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Carbon tax, transport investment: The main climate measures at the centre of today's Budget

The minister for finance said that “future generations will not tolerate inaction” on the climate.

THE BUDGET ANNOUNCEMENT today outlined a slew of financial measures across society, but on climate, it gave the first significant preview into the government’s priorities ahead of the upcoming Climate Action Plan.

The government is soon to announce the new Climate Action Plan that will outline how it intends to try to address Ireland’s role in the climate crisis.

It will come alongside a carbon budget setting out limits for greenhouse gas emissions, both for the country overall and for specific sectors.

With a target of cutting emissions in half by the end of the decade, there’s little time to spare – but opposition TDs have said the Budget is “underambitious” on climate measures.

‘Future generations will not tolerate inaction’

Opening the section of his speech on climate action, Minister for Finance Paschal Donohue said: “Future generations will not tolerate inaction from the leaders of today.”

“By future generations, I do not just mean children that are yet to be born. Children, teenagers, the younger adults of today, demand action, they deserve action,” the minister said.

“The science is unambiguous. The world is burning and the only chance we have to control those fires is through coherent and effective policies.

He named carbon tax – a policy that has sown division between the government and opposition – as one such policy.

The carbon tax is rising by another €7.50 this year to €41 per tonne, which will increase the cost of petrol, diesel and home heating fuels.

In last year’s budget, Donohue said that the rate of the tax will continue to rise over the decade until it reaches €100 per tonne.

The fuel allowance is also increasing in a bid to protect the vulnerable from energy price hikes.

But for households that generate electricity and sell any surplus back to the grid, there will be a “modest tax disregard” on that income.

That measure follows a recommendation in the 2019 Climate Action Plan to develop a framework for microgeneration – the creation of power on a small-scale through renewable technologies.

Additionally, €200 million has been allocated to retrofitting 20,000 homes to make them more energy efficient in line with the Housing For All strategy.

“Permanently reducing a household’s energy needs is the best way to tackle energy poverty and protect people from the impact of high energy costs,” McGrath said.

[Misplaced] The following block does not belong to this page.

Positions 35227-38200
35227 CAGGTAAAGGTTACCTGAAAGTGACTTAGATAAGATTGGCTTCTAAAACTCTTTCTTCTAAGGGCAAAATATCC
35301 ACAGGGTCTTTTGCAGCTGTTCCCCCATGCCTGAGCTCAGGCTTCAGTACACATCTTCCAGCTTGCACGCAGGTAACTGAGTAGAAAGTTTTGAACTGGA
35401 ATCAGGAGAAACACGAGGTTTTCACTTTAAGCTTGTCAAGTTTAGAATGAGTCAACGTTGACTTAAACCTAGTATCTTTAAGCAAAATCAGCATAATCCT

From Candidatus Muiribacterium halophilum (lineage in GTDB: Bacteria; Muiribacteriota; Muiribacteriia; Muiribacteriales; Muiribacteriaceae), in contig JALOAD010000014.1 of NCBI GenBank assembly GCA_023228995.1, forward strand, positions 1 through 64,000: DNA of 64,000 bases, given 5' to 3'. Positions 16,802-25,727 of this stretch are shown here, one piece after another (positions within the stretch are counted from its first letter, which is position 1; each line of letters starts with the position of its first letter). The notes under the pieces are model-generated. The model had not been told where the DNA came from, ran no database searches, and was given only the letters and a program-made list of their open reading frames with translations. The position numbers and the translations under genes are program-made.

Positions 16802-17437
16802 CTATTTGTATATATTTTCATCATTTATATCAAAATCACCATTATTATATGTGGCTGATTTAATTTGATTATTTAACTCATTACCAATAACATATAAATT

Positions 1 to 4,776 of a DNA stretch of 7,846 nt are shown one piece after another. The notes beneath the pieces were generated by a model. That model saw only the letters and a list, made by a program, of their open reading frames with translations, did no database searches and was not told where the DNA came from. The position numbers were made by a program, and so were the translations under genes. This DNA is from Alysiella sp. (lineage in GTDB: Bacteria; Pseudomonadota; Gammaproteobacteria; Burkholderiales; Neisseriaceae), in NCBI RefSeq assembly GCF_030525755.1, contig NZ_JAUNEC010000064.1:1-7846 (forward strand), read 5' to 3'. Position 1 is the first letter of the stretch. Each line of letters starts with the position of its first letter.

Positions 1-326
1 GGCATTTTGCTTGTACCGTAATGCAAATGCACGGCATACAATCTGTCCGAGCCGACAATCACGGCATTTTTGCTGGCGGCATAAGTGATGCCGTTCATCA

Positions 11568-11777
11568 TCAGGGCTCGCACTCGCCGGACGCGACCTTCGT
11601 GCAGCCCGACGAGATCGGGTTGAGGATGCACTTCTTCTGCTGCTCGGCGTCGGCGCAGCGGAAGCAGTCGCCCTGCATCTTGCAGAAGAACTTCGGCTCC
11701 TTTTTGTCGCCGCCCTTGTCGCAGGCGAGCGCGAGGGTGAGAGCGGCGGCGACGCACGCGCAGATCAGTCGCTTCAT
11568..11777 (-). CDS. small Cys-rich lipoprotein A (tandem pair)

“It will also reduce greenhouse gas emissions and create thousands of additional jobs.”

“To ensure that workers can avail of these jobs, additional funding is being provided through the Department of Further and Higher Education to expand training programmes and apprenticeships in this area.”

€210 million has been allocated to conserving and managing heritage, including in biodiversity programmes.

Fossil fuels

“Finance Act 2020 extended the accelerated capital allowance scheme for energy efficient equipment. In accordance with wider government policy to reduce reliance on fossil fuels, I am providing that equipment directly operated by fossil fuels will no longer qualify,” Donohue said.

“The scheme seeks to support the transition to lower emission fields in the heavy duty land transport sector,” he said.

Therefore, I’m extending the Accelerated Capital Allowance (ACA) scheme for gas vehicles and refueling equipment for three years. As a transport fuel, renewable hydrogen offers significantly higher carbon savings when compared to fossil fuels,” he said.

“I’m also extending the scheme to include hydrogen powered vehicles and refueling equipment. This policy is aligned with wider government policy to reduce our emissions to achieve net zero by 2050.”


In a key area for reducing emissions, €360 million is being put towards active travel measures and greenways to encourage walking and cycling.

€1.4 billion will go into plans to “further develop our public transport networks and to support the transition to a decarbonised and climate resilient transport system”, McGrath said.

That includes investment in capital projects like BusConnects, MetroLink and the Dart+, as well as electric vehicle grants and carbon reduction measures.

For young adults aged 19 to 23, a new Youth Travel Card will give a 50% discount on public transport “in order to promote modal shift in the transport sector”.

Meanwhile, in a bid to incentivise the use of electric vehicles where cars are used, changes to the vehicle registration tax (VRT) will be introduced from January: a 1% increase for vehicles that fall between bands nine and 12; a 2% increase for bands 13 to 15; and a 4% increase for bands 16 to 20.

The Budget also extended the €5000 relief for battery electric vehicles to the end of 2023.

However, the climate measures in Budget 2022 have been criticised by opposition TDs as not going far enough to address the crisis.

Labour spokesperson for climate Ivana Bacik said that the Budget lacked a “transformative vision” on climate and is “underambitious”.

Bacik said there needs to be “more ambitious provision”, such as providing free public transport for all children and students, as opposed to the new half-price fares proposed for 19 to 23-year-olds.

The Social Democrats’ climate spokesperson Jennifer Whitmore tweeted: “The world is burning Minister, let’s act like it.”

“Teeny tiny steps are not going to address the ecological collapse we face if we don’t protect / enhance / increase our biodiversity… urgently,” Whitmore said.

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